The Khronos Group announced the completion of the OpenCL 1.2 specification, which promises enhanced performance and functionality. New features include seamless sharing of media and surfaces with DirectX 9 and 11, enhanced image support, custom devices and kernels, device partitioning and separate compilation and linking of objects.
The Khronos™ Group today announced the ratification and public release of the OpenCL™ 1.2 specification, the latest update to the open, royalty-free standard for cross-platform, parallel programming of modern processors. Released eighteen months after OpenCL 1.1, this new version provides enhanced performance and functionality for parallel programming in a backwards compatible specification that is the result of cooperation by over thirty industry-leading companies. Khronos has updated and expanded its comprehensive OpenCL conformance test suite to ensure that implementations of the new specification provide a complete and reliable platform for cross-platform application development. The OpenCL 1.2 specifications, online reference pages and reference cards are available at www.khronos.org/opencl/.
“The OpenCL working group is listening carefully to feedback from the developer and middleware community to provide significant and timely functionality for heterogeneous computing in this cross vendor open standard,” said Neil Trevett, chair of the OpenCL working group, president of the Khronos Group and vice president of mobile content at NVIDIA. “The OpenCL working group is also broadening its membership and has growing representation from the mobile and embedded industries and is enabling innovative devices such as FPGAs to be driven through OpenCL.”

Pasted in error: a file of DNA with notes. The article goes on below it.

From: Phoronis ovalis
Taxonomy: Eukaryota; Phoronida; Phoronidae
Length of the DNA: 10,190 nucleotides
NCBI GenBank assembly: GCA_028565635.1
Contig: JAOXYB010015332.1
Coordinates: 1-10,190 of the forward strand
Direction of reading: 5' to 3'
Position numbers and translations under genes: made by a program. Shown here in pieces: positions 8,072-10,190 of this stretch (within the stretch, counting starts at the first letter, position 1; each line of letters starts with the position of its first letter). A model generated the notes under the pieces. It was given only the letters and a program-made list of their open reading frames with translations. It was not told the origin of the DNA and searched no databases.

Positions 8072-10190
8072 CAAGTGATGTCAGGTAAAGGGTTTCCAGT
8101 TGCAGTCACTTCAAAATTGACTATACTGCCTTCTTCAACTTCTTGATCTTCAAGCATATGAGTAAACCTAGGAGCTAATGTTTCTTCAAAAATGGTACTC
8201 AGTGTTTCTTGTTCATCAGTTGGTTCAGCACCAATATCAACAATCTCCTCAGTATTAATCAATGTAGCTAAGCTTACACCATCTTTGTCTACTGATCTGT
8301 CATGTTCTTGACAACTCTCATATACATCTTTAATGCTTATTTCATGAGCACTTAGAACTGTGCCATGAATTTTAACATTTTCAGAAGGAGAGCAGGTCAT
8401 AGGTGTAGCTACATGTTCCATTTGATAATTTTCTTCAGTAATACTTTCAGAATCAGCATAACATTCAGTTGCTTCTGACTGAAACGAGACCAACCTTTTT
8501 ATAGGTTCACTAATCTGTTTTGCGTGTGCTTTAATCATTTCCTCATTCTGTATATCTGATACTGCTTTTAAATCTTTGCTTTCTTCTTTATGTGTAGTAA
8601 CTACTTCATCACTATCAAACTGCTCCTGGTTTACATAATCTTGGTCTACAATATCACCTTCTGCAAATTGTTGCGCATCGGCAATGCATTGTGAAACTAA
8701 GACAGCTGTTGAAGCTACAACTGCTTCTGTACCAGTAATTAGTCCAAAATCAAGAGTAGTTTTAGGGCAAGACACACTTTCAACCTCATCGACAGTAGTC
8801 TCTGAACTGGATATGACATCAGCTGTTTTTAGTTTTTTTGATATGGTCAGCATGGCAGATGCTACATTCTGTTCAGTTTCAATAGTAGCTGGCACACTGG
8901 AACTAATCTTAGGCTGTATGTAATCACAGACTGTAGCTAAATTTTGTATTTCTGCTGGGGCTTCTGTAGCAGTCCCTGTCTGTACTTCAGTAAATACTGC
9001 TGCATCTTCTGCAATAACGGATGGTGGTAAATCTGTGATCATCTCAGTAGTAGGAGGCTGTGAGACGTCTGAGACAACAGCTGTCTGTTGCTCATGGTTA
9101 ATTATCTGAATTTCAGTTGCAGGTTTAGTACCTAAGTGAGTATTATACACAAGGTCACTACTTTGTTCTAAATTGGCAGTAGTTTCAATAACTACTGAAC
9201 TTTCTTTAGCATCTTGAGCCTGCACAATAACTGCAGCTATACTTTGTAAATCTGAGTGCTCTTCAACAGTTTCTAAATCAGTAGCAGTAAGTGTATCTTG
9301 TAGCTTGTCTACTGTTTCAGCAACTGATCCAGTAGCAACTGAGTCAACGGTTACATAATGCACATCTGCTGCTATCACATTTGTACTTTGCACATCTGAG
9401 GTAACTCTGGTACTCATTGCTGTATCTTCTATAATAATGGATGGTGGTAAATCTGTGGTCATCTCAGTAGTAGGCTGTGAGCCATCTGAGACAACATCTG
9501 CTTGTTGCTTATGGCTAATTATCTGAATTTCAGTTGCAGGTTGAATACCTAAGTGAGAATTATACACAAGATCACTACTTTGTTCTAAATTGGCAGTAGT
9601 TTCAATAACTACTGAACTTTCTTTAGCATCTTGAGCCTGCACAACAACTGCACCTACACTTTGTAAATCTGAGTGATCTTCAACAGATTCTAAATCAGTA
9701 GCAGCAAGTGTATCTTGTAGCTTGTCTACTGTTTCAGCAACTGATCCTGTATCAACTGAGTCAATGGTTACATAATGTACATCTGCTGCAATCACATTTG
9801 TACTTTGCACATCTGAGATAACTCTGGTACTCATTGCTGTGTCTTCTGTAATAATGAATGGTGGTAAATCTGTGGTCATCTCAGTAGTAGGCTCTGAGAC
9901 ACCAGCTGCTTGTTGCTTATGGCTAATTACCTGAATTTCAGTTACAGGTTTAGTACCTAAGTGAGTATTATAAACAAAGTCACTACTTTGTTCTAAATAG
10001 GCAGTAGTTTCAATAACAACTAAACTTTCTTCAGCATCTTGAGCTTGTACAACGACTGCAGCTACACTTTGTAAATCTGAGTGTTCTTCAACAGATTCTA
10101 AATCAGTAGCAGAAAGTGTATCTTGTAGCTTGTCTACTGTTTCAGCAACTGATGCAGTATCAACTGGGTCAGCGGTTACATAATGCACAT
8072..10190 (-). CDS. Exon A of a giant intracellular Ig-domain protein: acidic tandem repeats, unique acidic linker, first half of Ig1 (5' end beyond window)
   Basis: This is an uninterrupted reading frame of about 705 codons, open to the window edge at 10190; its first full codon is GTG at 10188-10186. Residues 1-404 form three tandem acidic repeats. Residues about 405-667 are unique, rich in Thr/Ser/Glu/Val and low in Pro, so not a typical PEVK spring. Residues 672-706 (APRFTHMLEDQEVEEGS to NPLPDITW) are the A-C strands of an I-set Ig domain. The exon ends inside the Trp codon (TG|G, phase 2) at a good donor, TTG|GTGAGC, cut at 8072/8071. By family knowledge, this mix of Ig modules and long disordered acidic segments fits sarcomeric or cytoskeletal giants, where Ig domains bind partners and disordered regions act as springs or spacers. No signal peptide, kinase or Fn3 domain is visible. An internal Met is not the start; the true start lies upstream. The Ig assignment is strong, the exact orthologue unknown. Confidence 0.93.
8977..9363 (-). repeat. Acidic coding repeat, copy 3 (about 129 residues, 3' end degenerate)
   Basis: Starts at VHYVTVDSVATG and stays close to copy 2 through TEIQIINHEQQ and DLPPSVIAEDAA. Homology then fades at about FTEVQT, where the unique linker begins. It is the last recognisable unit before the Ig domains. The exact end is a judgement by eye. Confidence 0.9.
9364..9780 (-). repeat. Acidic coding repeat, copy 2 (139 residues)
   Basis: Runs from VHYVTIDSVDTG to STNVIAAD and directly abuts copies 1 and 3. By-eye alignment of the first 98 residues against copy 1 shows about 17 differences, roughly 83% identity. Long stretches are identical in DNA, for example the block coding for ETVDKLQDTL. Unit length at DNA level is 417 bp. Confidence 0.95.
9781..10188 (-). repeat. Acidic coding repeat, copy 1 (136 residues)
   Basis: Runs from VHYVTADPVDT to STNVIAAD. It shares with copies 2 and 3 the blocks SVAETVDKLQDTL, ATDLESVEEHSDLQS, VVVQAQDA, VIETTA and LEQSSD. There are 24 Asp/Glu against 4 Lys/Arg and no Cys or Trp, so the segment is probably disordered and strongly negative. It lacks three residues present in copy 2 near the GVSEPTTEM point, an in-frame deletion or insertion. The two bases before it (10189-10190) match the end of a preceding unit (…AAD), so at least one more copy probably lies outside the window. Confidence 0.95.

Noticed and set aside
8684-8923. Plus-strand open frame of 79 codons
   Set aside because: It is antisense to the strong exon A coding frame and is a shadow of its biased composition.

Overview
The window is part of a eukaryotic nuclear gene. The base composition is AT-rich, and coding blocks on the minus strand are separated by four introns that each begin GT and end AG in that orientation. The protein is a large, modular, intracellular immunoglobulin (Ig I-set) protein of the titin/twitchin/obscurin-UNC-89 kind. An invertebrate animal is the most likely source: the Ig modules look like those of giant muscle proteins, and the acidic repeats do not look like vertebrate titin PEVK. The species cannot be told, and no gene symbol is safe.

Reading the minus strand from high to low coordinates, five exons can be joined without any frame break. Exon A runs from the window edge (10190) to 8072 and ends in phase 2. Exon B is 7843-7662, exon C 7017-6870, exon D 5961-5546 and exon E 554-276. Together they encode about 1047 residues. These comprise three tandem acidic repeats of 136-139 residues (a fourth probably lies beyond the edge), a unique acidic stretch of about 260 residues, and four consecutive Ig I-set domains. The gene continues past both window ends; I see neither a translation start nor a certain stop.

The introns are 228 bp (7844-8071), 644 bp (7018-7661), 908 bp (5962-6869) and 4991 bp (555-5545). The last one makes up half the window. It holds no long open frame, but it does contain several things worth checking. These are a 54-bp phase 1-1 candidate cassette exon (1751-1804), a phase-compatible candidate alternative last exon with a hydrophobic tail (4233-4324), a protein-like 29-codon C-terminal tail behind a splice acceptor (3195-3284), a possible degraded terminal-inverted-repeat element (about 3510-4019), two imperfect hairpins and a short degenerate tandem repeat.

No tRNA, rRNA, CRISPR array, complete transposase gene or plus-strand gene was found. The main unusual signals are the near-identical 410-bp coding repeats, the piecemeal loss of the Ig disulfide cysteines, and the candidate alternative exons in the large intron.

OpenCL 1.2 enables significantly enhanced parallel programming flexibility, functionality and performance through many updates and additions including:
- Device partitioning - enabling applications to partition a device into sub-devices to directly control work assignment to particular compute units, reserve a part of the device for use for high priority/latency-sensitive tasks, or effectively use shared hardware resources such as a cache;
- Separate compilation and linking of objects - providing the capabilities and flexibility of traditional compilers enabling the creation of libraries of OpenCL programs for other programs to link to;
- Enhanced image support - including added support for 1D images and 1D & 2D image arrays. Also, the OpenGL sharing extension now enables an OpenCL image to be created from OpenGL 1D textures and 1D & 2D texture arrays;
- Built-in kernels represent the capabilities of specialized or non-programmable hardware and associated firmware, such as video encoder/decoders and digital signal processors, enabling these custom devices to be driven from and integrated closely with the OpenCL framework;
- DX9 Media Surface Sharing - enables efficient sharing between OpenCL and DirectX 9 or DXVA media surfaces;
- DX11 Surface Sharing - for seamless sharing between OpenCL and DirectX 11 surfaces.